N.D.Cal.: “Hot watch” order for real time travel information isn’t disclosable yet; matter still under investigation

The government made an “Application request[ing] an order compelling Sabre, a travel technology firm, ‘to provide representatives of the FBI complete and contemporaneous ‘real time’ account activity’ for an individual subject to an arrest warrant—what the government refers to as a ‘hot watch’ order.” Forbes Media sought access. The matter is not disclosed for the time being. This all writs act case is dismissed. Forbes Media LLC v. United States, 2021 U.S. Dist. LEXIS 130510 (N.D. Cal. July 13, 2021).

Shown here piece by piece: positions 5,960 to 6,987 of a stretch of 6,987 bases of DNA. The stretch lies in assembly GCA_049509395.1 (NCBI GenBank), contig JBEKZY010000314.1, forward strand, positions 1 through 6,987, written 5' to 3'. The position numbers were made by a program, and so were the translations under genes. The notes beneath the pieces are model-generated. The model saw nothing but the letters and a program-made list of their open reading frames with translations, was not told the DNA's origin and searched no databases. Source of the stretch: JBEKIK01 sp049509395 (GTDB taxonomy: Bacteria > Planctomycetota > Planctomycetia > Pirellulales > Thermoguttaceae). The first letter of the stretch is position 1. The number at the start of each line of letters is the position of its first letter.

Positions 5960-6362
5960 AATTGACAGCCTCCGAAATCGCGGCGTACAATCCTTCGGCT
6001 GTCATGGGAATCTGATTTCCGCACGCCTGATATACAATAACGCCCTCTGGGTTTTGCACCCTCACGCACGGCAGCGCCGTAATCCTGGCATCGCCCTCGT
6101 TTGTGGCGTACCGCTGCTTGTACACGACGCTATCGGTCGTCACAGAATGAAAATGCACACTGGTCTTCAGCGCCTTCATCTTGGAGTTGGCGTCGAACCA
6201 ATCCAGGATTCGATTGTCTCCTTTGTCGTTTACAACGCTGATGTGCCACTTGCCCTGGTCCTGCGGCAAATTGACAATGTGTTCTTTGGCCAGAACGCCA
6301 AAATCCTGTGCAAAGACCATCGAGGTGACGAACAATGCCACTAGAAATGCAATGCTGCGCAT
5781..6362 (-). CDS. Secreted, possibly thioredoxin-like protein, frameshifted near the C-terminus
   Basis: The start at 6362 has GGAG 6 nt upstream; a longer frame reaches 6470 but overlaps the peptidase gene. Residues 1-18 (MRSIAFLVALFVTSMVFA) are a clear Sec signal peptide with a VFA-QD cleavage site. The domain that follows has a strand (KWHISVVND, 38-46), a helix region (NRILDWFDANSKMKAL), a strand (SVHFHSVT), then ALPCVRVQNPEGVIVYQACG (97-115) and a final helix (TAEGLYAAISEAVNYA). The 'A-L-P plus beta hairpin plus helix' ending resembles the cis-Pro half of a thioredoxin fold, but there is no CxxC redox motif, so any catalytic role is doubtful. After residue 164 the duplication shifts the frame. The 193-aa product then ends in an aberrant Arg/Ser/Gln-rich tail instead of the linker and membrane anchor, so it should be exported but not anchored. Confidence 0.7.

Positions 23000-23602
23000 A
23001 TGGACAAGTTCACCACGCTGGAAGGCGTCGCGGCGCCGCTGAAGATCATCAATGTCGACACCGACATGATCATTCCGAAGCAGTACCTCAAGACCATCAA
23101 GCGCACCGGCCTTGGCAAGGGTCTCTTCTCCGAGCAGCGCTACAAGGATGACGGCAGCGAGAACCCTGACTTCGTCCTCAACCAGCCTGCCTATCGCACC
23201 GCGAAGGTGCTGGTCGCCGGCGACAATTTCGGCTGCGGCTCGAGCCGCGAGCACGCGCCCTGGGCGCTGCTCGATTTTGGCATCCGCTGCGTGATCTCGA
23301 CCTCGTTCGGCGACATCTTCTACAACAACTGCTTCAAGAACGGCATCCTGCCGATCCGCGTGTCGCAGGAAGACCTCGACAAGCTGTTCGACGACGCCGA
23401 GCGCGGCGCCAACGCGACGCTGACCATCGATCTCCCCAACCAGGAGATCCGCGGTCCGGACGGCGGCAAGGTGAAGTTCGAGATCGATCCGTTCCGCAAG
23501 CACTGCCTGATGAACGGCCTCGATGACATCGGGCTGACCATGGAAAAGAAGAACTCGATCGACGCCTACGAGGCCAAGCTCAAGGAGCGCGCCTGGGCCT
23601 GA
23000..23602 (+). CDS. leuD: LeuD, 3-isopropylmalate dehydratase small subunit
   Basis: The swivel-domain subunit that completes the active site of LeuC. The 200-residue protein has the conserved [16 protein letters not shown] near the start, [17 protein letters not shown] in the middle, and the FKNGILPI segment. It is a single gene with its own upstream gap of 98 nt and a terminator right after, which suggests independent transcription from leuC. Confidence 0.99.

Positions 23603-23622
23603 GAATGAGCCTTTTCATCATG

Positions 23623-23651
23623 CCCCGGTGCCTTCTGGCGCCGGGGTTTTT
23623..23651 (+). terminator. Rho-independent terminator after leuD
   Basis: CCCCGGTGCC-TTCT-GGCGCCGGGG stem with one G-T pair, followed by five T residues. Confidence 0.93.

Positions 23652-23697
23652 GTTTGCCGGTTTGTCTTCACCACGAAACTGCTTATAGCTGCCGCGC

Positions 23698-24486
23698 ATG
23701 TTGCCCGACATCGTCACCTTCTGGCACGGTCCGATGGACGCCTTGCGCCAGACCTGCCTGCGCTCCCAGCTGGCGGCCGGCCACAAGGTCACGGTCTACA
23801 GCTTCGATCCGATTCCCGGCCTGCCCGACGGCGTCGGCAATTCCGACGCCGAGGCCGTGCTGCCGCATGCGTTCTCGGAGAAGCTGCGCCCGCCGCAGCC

Defendant handling apparently untaxed cigarettes from his trunk was probable cause and justified a search under the automobile exception. United States v. Williams, 2021 U.S. Dist. LEXIS 130193 (N.D. Ill. July 13, 2021).*

Government mind reading in prison as a Fourth Amendment claim doesn’t pass the frivolousness test of PLRA screening. Mendez v. Kallis, 2021 U.S. Dist. LEXIS 130217 (D. Minn. May 27, 2021).*

12 day delay in searching a seized cell phone wasn’t unreasonable. United States v. Bradley, 2021 U.S. Dist. LEXIS 130218 (W.D. Mo. June 2, 2021).*

At the completion of the traffic stop related inquiries, the officer lacked reasonable suspicion, and the result of the continued detention is suppressed. United States v. Owens, 2021 U.S. Dist. LEXIS 130244 (D. Me. July 13, 2021).*

This entry was posted in Automobile exception, Cell phones, Reasonable suspicion, Reasonableness, Search, Social media warrants. Bookmark the permalink.

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